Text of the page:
May 20, 2011 1 Comment
What is FillFactor?
The FILLFACTOR option for an index determines the percentage of free space that is reserved on each leaf level page of an index when it is created or rebuilt. This free space leaves room on the page for values to be added – and so is a must on volatile tables. Creating an appropriate fillfactor reduces the rate at which a page splits and therefore the rate at which a table fragments.
The server wide default FILLFACTOR is 0, which means that the leaf level pages are filled to capacity.
- The Leaf level of a clustered index is the data itself, each leaf level entry being a row on the table.
- For a non clustered index, it is the leaf level which contains one entry per row. The entry consists of the index key columns, optional included columns, and the bookmark/pointer.
To change fillfactor at the server level, so that all future indexes are created with the same fillfactor:
sp_configure 'show advanced options', 1 GO RECONFIGURE GO sp_configure 'fill factor', 90 GO RECONFIGURE GO
This can also be done in the SSMS GUI:
To Change fillfactor at index level:
USE MyDB; GO ALTER INDEX ALL ON Production.Product REBUILD WITH (FILLFACTOR = 80); GO
This option specifies index padding. When turned ON, it uses the percentage specified by FILLFACTOR is applied to the intermediate-level and root level pages of an index.
Obviously this should only be considered if there are a lot of root and intermediate level pages:
SELECT OBJECT_NAME(P.OBJECT_ID) AS 'Table' , I.name AS 'Index' , P.index_id AS 'IndexID' , P.index_type_desc , P.index_level , P.page_count FROM sys.dm_db_index_physical_stats (DB_ID(), OBJECT_ID('order_record'), 2, NULL, 'DETAILED') P JOIN sys.indexes I ON I.OBJECT_ID = P.OBJECT_ID AND I.index_id = P.index_id;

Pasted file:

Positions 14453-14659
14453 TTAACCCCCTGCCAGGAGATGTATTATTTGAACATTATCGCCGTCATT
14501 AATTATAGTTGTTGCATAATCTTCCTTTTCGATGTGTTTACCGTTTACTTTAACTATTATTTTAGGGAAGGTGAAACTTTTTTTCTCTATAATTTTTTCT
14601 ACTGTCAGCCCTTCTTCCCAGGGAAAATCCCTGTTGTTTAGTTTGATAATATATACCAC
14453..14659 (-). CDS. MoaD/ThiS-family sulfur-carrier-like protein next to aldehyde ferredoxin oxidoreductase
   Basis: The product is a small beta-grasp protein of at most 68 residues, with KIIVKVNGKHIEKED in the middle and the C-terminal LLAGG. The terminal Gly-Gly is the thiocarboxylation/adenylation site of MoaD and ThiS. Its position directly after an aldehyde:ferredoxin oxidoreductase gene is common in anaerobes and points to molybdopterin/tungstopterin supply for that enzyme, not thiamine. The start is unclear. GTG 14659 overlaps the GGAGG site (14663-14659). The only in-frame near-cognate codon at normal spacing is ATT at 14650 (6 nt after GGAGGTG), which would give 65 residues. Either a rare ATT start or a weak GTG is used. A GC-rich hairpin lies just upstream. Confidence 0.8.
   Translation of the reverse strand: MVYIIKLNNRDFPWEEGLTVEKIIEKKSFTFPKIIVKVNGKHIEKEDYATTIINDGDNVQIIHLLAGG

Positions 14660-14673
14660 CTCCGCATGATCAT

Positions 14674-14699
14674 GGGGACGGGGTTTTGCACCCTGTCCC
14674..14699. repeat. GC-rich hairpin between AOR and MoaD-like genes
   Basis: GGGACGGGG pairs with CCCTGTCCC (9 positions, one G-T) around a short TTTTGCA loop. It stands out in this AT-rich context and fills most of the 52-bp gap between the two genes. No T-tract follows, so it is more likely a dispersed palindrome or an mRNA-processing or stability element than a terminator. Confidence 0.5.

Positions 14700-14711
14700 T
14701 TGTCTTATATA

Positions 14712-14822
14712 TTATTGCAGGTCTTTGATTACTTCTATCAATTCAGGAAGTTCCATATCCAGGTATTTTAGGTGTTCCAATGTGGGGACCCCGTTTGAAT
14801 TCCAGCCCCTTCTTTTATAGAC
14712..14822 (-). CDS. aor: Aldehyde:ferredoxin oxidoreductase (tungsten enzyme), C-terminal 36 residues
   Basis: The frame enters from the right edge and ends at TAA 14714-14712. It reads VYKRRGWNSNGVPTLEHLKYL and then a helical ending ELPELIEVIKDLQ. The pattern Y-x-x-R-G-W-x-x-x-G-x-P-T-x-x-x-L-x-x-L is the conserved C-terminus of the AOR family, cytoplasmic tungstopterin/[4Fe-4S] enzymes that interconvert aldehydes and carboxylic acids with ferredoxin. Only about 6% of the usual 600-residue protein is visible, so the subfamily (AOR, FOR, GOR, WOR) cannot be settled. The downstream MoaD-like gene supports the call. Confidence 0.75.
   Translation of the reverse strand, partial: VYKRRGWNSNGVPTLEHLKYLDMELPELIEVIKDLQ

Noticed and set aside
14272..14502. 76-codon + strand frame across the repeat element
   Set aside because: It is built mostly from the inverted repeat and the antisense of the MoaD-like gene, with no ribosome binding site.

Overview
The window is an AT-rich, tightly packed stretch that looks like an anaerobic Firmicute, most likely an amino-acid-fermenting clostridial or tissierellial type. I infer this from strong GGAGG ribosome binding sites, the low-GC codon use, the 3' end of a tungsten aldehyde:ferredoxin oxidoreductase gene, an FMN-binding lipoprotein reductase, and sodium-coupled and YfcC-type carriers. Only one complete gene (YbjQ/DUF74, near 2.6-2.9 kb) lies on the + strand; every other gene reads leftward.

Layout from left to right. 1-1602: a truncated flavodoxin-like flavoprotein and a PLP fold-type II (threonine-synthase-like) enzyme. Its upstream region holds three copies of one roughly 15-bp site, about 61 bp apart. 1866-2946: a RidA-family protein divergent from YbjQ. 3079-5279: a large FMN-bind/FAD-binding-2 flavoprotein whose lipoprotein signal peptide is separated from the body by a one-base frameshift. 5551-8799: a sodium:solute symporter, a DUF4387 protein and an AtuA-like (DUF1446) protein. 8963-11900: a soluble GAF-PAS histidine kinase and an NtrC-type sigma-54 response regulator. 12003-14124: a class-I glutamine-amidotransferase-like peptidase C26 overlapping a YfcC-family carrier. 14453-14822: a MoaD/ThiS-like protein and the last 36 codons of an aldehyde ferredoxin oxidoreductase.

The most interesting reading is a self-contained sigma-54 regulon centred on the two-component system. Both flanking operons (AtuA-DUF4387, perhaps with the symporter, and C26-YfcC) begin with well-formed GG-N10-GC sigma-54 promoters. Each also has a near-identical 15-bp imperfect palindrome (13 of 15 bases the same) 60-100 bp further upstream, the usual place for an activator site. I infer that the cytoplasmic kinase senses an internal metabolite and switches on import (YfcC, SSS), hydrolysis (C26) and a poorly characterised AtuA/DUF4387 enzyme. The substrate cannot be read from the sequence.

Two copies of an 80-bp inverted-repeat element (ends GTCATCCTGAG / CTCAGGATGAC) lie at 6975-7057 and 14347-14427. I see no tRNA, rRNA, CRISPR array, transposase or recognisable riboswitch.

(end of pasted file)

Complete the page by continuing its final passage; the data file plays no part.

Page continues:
Things to be aware of
Creating or altering a clustered index with a FILLFACTOR value affects the amount of storage space the data occupies, because the Database Engine redistributes the data when it creates the clustered index.
Identifying Page Splits
Ok – so you find that your database has no fillfactor and the default is set to 0 (or 100%). The next logical step is to find out if your database is suffering from page splits. you can either run Performance Monitor and check for “SQL Server:Access Methods\Page Splits/sec” but this wont return granular data as to which indexes are most affected or do some clever reading of the transaction log and look for ‘LOP_DELETE_SPLIT’ events and aggregate.
select Operation, AllocUnitName, COUNT(*) as NumberofIncidents from ::fn_dblog(null, null) where Operation = N'LOP_DELETE_SPLIT' group by Operation, AllocUnitName
This is a good starting point to consider fillfactor.